How to Find a Vector That Is Perpendicular

To find perpendicular vectors you can use the dot product or the cross product.
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To construct a vector that is perpendicular to another given vector, you can use techniques based on the dot-product and cross-product of vectors. The dot-product of the vectors A = (a1, a2, a3) and B = (b1, b2, b3) is equal to the sum of the products of the corresponding components: A∙B = a1_b2 + a2_b2 + a3_b3. If two vectors are perpendicular, then their dot-product is equal to zero. The cross-product of two vectors is defined to be A×B = (a2_b3 - a3_b2, a3_b1 - a1_b3, a1_b2 - a2*b1). The cross product of two non-parallel vectors is a vector that is perpendicular to both of them.

Two Dimensions -- Dot Product

    Write down a hypothetical, unknown vector V = (v1, v2).

    Calculate the dot-product of this vector and the given vector. If you are given U = (-3,10), then the dot product is V∙U = -3 v1 + 10 v2.

    Set the dot-product equal to 0 and solve for one unknown component in terms of the other: v2 = (3/10) v1.

    Pick any value for v1. For instance, let v1 = 1.

    Solve for v2: v2 = 0.3. The vector V = (1,0.3) is perpendicular to U = (-3,10). If you chose v1 = -1, you would get the vector V’ = (-1, -0.3), which points in the opposite direction of the first solution. These are the only two directions in the two-dimensional plane perpendicular to the given vector. You can scale the new vector to whatever magnitude you want. For instance, to make it a unit vector with magnitude 1, you would construct W = V/(magnitude of v) = V/(sqrt(10) = (1/sqrt(10), 0.3/sqrt(10).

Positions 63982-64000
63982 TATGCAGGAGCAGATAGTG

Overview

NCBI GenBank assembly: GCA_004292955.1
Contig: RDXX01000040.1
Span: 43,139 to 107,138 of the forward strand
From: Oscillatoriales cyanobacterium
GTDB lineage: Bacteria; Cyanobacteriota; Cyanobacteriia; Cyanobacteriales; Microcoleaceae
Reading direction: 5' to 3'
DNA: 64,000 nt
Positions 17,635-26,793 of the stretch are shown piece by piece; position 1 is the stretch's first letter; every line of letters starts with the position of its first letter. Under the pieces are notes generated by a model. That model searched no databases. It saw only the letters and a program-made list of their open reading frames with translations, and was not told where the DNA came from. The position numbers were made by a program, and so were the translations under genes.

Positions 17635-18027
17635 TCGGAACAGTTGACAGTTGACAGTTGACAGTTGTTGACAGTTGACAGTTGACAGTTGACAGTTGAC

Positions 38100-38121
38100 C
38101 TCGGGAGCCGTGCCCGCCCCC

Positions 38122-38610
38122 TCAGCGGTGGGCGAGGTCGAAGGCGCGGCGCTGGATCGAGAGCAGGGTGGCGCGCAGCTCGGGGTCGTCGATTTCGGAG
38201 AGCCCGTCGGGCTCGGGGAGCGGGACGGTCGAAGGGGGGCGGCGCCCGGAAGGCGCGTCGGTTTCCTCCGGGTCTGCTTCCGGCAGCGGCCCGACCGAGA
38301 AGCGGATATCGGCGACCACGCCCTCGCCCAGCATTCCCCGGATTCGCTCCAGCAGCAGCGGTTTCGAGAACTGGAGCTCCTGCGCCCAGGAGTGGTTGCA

Three Dimensions -- Dot Product

    Write down a hypothetical unknown vector V = (v1, v2, v3).

    Calculate the dot-product of this vector and the given vector. If you are given U = (10, 4, -1), then V∙U = 10 v1 + 4 v2 - v3.

    Set the dot-product equal to zero. This is the equation for a plane in three dimensions. Any vector in that plane is perpendicular to U. Any set of three numbers that satisfies 10 v1 + 4 v2 - v3 = 0 will do.

    Choose arbitrary values for v1 and v2, and solve for v3. Let v1 = 1 and v2 = 1. Then v3 = 10 + 4 = 14.

    Perform the dot-product test to show that V is perpendicular to U: By the dot-product test, the vector V = (1, 1, 14) is perpendicular to the vector U: V∙U = 10 + 4 - 14 = 0.

Three Dimensions -- Cross Product

    Choose any arbitrary vector that is not parallel to the given vector. If a vector Y is parallel to a vector X, then Y = a*X for some non-zero constant a. For simplicity, use one of the unit basis vectors, such as X = (1, 0, 0).

    Calculate the cross product of X and U, using U = (10, 4, -1): W = X×U = (0, 1, 4).

    Check that W is perpendicular to U. W∙U = 0 + 4 - 4 = 0. Using Y = (0, 1, 0) or Z = (0, 0, 1) would give different perpendicular vectors. They would all lie in the plane defined by the equation 10 v1 + 4 v2 - v3 = 0.


About the Author

Ariel Balter started out writing, editing and typesetting, changed gears for a stint in the building trades, then returned to school and earned a PhD in physics. Since that time, Balter has been a professional scientist and teacher. He has a vast area of expertise including cooking, organic gardening, green living, green building trades and many areas of science and technology.

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